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Kansas views on property-tax plan, chamber mailing, Kobach, teacher dress code, deer danger

  • Published Friday, Nov. 2, 2012, at 5:02 p.m.
  • Updated Monday, Nov. 5, 2012, at 12:15 a.m.

Property-tax plan – It has taken almost two years, but Kansas Gov. Sam Brownback finally has offered an economic idea we can support. The Property Tax Transparency Act would require property-tax mill levies to be automatically lowered as property valuations go up. Presuming this bill is passed, governments that desire increased revenue will be required to take a public vote. No longer would officials be able to hoodwink the public into believing costs are being controlled when in fact they are not.

Hays Daily News

Gov. Sam Brownback and fellow Republicans in the Legislature finally are setting their sights on taxes that really frustrate Kansans – property taxes. And they are doing so by trying to control a persistent problem – local property taxes that automatically rise because market-based property valuations escalate. Given the likelihood that Brownback’s income-tax cuts will put pressure on property taxes in the years to come, the property-tax lid plan comes at a good time.

Hutchinson News

Gov. Sam Brownback and Republican lawmakers, having lowered state income taxes further than was prudent, now think it’s necessary to protect Kansans from their local governments. We’d rather the party of small government would resist the urge to meddle in local governments.

Manhattan Mercury

Bully politics – Anonymous big money has entered the local race for the Kansas Senate again, sending those insulting, misleading mailers to voters. One, from the Kansas Chamber PAC, claims “There’s nothing moderate about (Democrat) Tom Hawk.” That tells us these shadowy donors know voters are looking for a moderate, and that they believe enough voters are ignorant enough of the facts that they will be swayed to vote against him on the strength of this distorted spin. But no matter who wins, the chamber figures it’s buying leverage in Kansas politics that most voters do not enjoy. Bully politics – a gift of the Citizens United decision.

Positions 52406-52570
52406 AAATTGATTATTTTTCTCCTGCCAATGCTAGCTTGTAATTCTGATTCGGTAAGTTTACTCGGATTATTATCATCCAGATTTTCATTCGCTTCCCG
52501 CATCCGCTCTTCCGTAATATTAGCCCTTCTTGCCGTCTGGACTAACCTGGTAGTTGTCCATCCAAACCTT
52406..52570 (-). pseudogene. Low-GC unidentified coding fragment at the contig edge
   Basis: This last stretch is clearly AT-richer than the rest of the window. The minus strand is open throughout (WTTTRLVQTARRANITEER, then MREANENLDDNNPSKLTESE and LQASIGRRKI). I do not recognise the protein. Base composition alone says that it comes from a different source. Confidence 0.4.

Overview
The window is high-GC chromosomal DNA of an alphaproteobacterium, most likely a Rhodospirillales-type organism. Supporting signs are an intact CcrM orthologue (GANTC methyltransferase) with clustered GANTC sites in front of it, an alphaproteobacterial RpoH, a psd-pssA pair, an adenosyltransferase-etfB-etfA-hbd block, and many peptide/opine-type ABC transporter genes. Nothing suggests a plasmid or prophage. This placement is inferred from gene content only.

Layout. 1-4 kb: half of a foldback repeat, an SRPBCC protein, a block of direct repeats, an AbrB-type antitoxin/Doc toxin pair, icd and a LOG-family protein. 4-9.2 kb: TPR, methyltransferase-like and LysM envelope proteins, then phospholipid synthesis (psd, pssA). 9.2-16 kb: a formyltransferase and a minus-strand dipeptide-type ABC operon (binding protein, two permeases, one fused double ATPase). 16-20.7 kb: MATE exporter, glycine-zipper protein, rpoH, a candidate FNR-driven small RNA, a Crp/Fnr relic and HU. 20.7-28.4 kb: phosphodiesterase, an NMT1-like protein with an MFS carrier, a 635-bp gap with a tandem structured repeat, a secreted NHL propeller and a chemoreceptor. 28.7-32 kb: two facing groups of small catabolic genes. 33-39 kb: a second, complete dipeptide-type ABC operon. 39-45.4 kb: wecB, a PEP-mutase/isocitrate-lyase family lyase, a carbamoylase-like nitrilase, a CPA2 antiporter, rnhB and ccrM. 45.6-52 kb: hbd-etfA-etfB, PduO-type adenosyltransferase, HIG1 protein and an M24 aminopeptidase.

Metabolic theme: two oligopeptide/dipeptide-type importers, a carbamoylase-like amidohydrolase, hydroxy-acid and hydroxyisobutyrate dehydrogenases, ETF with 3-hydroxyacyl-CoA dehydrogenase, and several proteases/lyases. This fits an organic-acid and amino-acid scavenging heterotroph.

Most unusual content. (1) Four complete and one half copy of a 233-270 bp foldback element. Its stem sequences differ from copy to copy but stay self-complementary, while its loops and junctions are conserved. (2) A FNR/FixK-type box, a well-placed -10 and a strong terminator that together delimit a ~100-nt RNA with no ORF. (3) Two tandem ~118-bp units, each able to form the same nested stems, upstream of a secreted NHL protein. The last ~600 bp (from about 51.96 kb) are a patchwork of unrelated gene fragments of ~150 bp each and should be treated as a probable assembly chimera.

Clay Center Dispatch

Kobach – A Topeka activist, Sonny Scroggins, has launched a recall petition against Secretary of State Kris Kobach, claiming in part that his immigration work prevents him from fulfilling his duties. We have doubts about Scroggins’ effort. Recalls are difficult to accomplish under the most egregious of circumstances. And given that nearly everything Kobach undertakes is controversial, many Kansans might prefer that he spend his time out of state.

Kansas City Star

Dress code – Topeka Unified School District deserves credit for initiating some standards of dress for teachers, but it is incredulous that the district had to do so. Professionals should know without being told what is and isn’t acceptable attire for the workplace. That the district had to negotiate with teachers to get all of them into proper dress is disturbing. Even more disturbing is the fact the district provided a $150 bonus to each teacher to help them transition “to a business casual daily dress standard.”

Topeka Capital-Journal

Deer danger – A national ranking of states where drivers are most likely to hit a deer saw Kansas jump six spots in the past year, from 25th to 19th. The report from State Farm listed the odds of a motorist in Kansas hitting a deer in the next 12 months at 1 in 128, worse than last year’s 1 in 164 – even though drought has reduced the deer herd in the state. Such a troubling trend points to a need for Kansas lawmakers and other officials to pursue more strategies to cull the deer population.

Garden City Telegram

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